As I walked through the wasteland, I searched for signs of the nuisances Meyers had originally claimed in order to justify the destruction. He had told me poor people "urinate and deficate" in the garden, and that there were "numerous hypodermic needles" there. Truly, people do "urinate and deficate" every day in the city of Portland. All of us do...come on, you know it's true. But most of us have a private place to do so. For those without a clean bathroom, though, they're still going to go somewhere. I've seen this phenomenon in doorways, on sidewalks, in elevators, even once on the bus. But no, I didn't see any sign of it in the garden -- not on this day, nor on any other. That doesn't mean it never happened, it only means it never presented as a "nuisance" to me, and I can gurantee that I have spent much more time in the garden than officer Meyers.
Regarding hypodermic needles, yes, I have seen those too. All over the city. In gutters, in Couch park, in the bathroom at pioneer square, in the flower pots downtown, even on the steps of city hall. But none of those places were razed.
As I walked through what was left of the garden, I did not see any human scat or hypodermic needles. The garbage there appeared to be of a more affluent type. There were several old batteries, a plastic CD cover, numerous cigarette wrappers and cigarette butts, a paper cup from starbucks, part of a walkman, and the billowing pages of someone's newspaper. There was a lot of garbage now, I noticed. More than anyone had ever felt obliged to leave when it was a growing, living place. A scalded lot does not inspire the kind of reverence and respect that the garden once did. The leavings appeared to be the detritus of the good citizens of the city, not the poor. It was a nuisance, to be sure. The batteries alone are highly toxic. But it did not implicate the villains officer Meyers wanted to "displace" and blame.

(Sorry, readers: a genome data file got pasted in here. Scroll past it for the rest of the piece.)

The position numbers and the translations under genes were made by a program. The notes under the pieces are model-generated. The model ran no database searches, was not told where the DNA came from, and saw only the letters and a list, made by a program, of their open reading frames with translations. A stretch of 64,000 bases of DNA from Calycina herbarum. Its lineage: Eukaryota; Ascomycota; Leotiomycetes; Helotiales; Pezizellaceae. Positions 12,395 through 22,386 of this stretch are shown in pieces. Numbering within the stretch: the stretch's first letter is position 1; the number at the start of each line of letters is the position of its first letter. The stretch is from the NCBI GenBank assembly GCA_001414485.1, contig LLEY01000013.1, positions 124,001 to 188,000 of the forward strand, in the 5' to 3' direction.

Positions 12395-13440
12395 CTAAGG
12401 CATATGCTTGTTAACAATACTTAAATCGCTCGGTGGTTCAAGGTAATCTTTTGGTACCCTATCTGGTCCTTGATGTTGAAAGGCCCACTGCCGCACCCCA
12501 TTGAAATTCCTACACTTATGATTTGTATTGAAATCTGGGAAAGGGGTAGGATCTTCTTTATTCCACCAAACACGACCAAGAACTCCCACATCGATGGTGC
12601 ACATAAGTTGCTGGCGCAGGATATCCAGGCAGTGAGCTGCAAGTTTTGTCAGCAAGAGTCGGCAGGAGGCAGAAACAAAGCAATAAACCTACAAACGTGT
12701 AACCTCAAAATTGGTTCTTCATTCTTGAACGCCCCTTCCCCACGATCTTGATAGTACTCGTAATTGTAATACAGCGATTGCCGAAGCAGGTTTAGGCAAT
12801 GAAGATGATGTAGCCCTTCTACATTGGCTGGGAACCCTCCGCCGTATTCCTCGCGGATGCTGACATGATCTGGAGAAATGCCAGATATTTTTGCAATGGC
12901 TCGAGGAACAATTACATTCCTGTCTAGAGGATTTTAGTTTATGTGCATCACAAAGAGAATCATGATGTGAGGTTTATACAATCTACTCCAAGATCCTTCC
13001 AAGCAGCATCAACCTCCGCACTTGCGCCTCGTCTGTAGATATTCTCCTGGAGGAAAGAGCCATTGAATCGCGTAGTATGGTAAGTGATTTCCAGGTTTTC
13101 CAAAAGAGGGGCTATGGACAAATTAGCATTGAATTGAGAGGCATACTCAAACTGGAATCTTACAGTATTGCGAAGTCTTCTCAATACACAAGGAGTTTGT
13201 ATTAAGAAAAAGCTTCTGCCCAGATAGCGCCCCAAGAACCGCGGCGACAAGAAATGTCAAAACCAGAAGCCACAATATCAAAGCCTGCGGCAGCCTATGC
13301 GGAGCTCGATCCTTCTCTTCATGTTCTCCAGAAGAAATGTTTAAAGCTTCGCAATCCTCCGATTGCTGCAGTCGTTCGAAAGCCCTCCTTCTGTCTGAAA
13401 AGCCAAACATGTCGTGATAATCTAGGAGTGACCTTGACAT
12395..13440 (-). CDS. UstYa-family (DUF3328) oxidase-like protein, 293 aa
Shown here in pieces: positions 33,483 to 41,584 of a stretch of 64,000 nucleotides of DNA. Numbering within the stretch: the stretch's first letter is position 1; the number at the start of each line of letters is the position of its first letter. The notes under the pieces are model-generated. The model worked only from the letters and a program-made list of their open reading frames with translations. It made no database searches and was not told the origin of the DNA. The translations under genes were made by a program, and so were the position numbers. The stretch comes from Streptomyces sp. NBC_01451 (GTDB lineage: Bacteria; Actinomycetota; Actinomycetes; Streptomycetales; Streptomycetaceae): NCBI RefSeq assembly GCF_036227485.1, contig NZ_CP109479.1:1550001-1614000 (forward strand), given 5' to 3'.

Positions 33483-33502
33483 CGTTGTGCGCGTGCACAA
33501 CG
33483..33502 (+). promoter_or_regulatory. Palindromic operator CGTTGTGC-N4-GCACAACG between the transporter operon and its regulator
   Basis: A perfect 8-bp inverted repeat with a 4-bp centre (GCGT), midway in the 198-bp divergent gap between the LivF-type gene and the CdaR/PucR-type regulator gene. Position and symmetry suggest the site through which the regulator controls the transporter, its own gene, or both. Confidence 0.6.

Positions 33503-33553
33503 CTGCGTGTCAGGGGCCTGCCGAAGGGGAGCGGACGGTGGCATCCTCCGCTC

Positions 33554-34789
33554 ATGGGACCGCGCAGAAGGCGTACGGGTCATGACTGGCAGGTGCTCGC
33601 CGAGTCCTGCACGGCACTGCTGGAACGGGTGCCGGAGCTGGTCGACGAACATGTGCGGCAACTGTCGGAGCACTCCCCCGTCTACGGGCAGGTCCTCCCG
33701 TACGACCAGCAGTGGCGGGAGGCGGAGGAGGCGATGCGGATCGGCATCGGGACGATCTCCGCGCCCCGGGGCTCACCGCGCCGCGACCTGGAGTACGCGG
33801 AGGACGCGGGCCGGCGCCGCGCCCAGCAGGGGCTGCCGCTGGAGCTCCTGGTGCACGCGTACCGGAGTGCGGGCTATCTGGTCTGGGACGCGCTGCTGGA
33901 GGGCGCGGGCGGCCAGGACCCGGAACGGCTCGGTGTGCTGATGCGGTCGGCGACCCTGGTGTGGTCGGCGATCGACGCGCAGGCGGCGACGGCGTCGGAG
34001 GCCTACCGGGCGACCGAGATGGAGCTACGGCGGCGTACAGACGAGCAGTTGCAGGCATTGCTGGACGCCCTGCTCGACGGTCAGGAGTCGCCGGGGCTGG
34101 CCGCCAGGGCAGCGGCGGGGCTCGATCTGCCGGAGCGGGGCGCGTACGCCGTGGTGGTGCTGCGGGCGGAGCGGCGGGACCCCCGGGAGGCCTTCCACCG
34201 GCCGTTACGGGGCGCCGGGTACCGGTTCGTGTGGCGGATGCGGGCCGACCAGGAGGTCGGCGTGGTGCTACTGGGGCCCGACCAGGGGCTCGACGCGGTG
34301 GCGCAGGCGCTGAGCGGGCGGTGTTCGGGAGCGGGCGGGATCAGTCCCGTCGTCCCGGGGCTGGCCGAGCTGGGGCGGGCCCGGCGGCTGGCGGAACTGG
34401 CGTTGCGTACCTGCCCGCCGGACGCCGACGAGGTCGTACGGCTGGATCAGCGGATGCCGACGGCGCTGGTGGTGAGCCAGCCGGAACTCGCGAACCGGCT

Farther back toward the freeway, several stout barberries had survived. This, I'm sure, was by design. It's an interesting thing: If you traverse the area along the 405 corridor, you will see many barberries. They have long, sharp thorns, you see. Everything left along the corridor has thorns. Even the roses, while beautiful to look upon, have sharp spikes all along their canes. The fragrant flowers and nutritious hips, I'm sure, were merely an unintended side effect tertiary to the requisite thorns. Very subtle, officer Meyers. Very subtle indeed.
There is no less poverty in portland, no more opportunities for those who are denied them, no fewer homeless people. Still, the people must sleep somewhere. And so, the camps are snuggled beneath the thorny embrace of brambles and barberries and roses. Officer Meyers, and those like him, acted not out of concern for the people of this community, but out of ignorance and malice. They did nothing to alleviate poverty, or to make the burden of homelessness more bearable. Instead, they planted a crown of thorns.
Well, we'll see...come spring.